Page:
[0021] The figures are illustrative only and are not required for enablement of the invention disclosed herein.
[0022] FIG. 1 is an alignment of amino acid sequences of murine MINK (SEQ ID NO:7) and four known human MINK isoforms (SEQ ID NOs:8, 9, 10, and 11). Highly conserved lysine K54 is shown in bold, and prolines P551, P657, and P764 in the murine MINK sequence are shown underlined.
[0023] FIG. 2A shows a graph demonstrating MINK expression as measured by relative RNA levels (y-axis) in bone marrow and thymocyte subpopulations.
[0024] FIG. 2B shows a western blot of MINK expression in double negative (DN), single positive (SP), and double positive (DP) cell populations.
[0025] FIG. 3A shows a northern blot and western blot analysis of MINK expression in MINK knockdown (KD) mice.
[0026] FIG. 3B shows FACS analyses of cell surface expression of CD4 and CD8 in thymic subpopulations in MINK KD and control C57BL/6 and BALB/c mice.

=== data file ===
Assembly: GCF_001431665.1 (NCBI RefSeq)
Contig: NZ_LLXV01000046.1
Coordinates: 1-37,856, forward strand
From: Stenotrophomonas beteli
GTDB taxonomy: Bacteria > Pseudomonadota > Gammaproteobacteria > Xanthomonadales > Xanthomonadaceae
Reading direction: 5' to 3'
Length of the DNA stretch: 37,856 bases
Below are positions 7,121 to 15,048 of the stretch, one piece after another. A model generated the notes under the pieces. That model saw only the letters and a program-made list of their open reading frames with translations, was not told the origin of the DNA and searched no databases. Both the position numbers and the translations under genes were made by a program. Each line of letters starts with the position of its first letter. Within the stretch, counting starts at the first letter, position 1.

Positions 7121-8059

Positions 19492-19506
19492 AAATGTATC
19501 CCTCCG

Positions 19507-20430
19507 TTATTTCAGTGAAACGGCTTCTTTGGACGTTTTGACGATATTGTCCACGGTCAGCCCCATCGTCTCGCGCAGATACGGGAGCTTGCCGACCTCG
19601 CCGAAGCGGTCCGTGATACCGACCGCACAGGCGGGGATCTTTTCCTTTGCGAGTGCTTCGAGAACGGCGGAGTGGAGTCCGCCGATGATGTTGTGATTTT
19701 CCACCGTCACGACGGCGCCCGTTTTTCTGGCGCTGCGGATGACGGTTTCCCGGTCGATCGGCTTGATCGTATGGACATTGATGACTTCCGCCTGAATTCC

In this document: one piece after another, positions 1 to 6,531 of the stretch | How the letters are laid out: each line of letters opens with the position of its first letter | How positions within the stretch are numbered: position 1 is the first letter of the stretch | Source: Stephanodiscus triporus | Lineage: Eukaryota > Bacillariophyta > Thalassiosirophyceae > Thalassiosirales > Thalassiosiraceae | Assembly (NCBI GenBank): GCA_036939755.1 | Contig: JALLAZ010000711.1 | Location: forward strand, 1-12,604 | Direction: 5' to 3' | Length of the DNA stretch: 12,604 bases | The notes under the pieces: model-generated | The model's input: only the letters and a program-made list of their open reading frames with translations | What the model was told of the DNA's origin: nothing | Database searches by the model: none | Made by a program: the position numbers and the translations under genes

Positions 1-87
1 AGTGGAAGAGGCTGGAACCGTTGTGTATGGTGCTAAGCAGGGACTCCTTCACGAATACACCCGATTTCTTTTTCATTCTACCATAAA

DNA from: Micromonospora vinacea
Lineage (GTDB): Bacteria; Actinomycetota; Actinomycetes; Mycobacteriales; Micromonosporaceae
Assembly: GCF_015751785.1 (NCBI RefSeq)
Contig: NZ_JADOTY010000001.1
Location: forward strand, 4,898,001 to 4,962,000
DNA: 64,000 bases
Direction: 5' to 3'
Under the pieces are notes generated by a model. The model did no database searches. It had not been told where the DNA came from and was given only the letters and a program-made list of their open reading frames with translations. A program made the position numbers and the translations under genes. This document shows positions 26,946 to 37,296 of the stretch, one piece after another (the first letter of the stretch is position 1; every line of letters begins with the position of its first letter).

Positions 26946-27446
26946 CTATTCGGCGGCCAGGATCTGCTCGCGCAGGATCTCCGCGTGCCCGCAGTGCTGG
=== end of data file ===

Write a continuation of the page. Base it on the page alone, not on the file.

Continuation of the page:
[0027] FIG. 3C shows two graphs comparing numbers of green fluorescent protein positive (GFP+) thymocytes in MINK-KD mice and control mice. The left panel represents total cellularity, and the data in the right panel are divided among thymocyte subpopulations. The y-axis represents relative numbers of thymocytes (×107); the x-axis represents MINK-KD mice (left) and control mice (right).
[0028] FIG. 3D shows FACS analyses of cell surface expression of CD4, CD8, CD3, and TCRβ in thymic subpopulations in MINK KD and control C57BL/6 and BALB/c mice.
[0029] FIG. 3E shows a histogram profile of CD69, HSA, and CD5 surface expression on DP thymocytes from MINK-KD and control mice.